4. Following from 3, civility norms in journalism and regular society preclude any rigorous analysis! If I am prevented from pointing out stupidity where it undeniably exists, then we cannot talk about reality. I'm going to quote Philip K. Dick here. "Reality is that which, when you stop believing in it, doesn't go away." Pretending stupidity doesn't exist doesn't make it go away. It just makes us unable to grapple with the real problem. Political science has come up with plenty of jargon and rationalizations for stupidity. "Rational ignorance," meaning that it is irrational to take the time to learn things because the utility value of the knowledge isn't great enough to outweigh the time it takes to learn it. "Cognitive efficiency." The effort it takes to think things through doesn't outweigh the utility value of utility-maximization, so you settle for something less because it's easier. That kind of thing. Don't think too hard or learn too much because it ain't worth it. At the end of the day, though, a lot of people are just fucking stupid, and the dumbest one has control of the most powerful nuclear arsenal in history. If norms of discourse prevent us from discussing this, that's a problem. So here I am, all by my lonesome, writing a blog that few people read, and if I tried to say what I say here anywhere else, I'd be shut down because you can't talk about stupidity in civil discourse. Trump isn't cognitively efficient. He is cognitively deficient, and if we can't say that, well, Trump would call that "political correctness."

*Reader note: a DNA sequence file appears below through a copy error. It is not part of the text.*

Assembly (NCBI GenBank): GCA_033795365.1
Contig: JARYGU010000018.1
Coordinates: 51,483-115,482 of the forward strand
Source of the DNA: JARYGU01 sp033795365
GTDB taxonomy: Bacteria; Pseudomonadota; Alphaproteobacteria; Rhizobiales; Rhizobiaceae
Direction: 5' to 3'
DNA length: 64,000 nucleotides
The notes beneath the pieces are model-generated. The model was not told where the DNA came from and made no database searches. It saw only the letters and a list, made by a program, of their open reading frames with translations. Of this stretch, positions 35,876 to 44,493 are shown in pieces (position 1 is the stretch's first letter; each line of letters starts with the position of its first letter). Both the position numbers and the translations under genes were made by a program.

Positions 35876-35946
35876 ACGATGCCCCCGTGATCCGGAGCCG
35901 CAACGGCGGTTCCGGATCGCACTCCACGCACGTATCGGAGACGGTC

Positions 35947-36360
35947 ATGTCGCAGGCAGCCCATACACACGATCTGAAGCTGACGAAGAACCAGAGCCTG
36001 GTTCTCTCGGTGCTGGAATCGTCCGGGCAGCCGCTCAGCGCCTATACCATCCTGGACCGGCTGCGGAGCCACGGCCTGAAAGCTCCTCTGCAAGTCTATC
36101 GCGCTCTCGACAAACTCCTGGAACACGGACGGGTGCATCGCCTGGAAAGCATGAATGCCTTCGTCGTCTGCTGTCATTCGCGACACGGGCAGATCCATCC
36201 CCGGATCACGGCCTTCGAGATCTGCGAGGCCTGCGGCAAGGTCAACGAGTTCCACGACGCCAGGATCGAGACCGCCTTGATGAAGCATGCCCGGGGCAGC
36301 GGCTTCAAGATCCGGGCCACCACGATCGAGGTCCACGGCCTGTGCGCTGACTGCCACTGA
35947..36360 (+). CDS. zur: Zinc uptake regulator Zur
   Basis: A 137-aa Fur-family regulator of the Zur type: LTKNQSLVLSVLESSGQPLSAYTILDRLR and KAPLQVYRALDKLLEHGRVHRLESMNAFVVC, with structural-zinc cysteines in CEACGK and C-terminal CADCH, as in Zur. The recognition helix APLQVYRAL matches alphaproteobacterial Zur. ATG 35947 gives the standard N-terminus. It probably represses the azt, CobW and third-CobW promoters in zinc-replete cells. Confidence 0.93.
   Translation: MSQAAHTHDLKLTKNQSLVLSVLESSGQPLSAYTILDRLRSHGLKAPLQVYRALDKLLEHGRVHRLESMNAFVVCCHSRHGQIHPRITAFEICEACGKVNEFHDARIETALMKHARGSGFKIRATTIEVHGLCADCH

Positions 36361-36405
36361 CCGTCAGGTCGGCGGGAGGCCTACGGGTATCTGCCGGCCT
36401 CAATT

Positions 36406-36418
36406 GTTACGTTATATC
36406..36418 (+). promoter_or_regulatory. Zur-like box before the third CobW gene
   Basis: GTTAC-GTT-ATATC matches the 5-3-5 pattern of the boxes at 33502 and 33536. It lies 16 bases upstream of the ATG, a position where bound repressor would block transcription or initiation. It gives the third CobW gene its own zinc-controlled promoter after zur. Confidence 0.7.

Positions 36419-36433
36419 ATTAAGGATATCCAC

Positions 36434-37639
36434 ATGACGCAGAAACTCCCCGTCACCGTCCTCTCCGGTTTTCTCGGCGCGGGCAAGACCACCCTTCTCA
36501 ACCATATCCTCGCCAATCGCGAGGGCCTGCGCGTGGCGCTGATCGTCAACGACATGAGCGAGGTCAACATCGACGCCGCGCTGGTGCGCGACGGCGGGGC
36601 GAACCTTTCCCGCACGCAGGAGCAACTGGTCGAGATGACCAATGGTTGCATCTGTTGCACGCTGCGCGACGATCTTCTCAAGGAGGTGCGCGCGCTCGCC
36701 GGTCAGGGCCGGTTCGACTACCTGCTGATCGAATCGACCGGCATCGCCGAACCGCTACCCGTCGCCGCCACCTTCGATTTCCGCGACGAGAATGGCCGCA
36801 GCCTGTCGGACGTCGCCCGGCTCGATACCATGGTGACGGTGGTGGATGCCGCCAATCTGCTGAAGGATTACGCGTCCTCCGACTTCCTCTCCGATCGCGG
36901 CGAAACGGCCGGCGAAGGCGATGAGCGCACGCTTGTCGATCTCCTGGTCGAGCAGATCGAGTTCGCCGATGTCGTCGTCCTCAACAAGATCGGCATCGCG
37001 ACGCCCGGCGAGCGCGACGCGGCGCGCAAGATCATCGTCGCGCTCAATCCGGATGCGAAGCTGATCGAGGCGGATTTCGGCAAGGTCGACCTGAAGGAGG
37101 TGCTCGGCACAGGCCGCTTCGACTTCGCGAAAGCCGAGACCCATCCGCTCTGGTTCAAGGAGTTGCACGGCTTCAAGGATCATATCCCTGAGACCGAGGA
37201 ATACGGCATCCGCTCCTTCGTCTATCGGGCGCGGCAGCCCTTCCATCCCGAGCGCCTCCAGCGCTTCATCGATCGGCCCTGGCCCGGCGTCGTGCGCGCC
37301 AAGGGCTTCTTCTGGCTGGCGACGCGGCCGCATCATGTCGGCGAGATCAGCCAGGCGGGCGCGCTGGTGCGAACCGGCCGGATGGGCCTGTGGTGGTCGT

Basically, the political system right now is filled with stupid people doing stupid things that are way outside of our experience, and political scientists are supposed to pretend that we are seeing something at least vaguely normal by people capable of semi-rational thought because if we don't, then we are engaged in ad hominem attack. And, there's so much insanity that we can't even keep up. The Mooch didn't even last two weeks.
How are we, the academic community, supposed to put on affected voices of placid tone and pretend that we are observing events playing out within the bounds of scholarly wisdom? I am sick of the phrase, "this is not normal." The phrase does not convey the degree to which we have deviated from anything resembling past experience, and we, the academic community, are doing a disservice to the public by not acknowledging just how far out of control the political system is spinning. The President admitted, on national tv, to firing the FBI director in order to stifle an investigation, and we have already just moved on from that. When was the last time you heard a serious discussion of that, in the news or elsewhere? Why? Hey, The Mooch said, "cock!" Let's all freak the fuck out about that!
Really? We're freaking out because The Mooch said, "cock," and then got fired in 10 days? Yes, that's nuts. And it is so nuts that we have a hard time not talking about it. But, the President fired the FBI director to stifle an investigation, and admitted it on national tv. His son took a meeting with Russian agents in an attempt to collaborate with them during the campaign. And his own party is shielding him from any consequences.
But, oh no! COCK!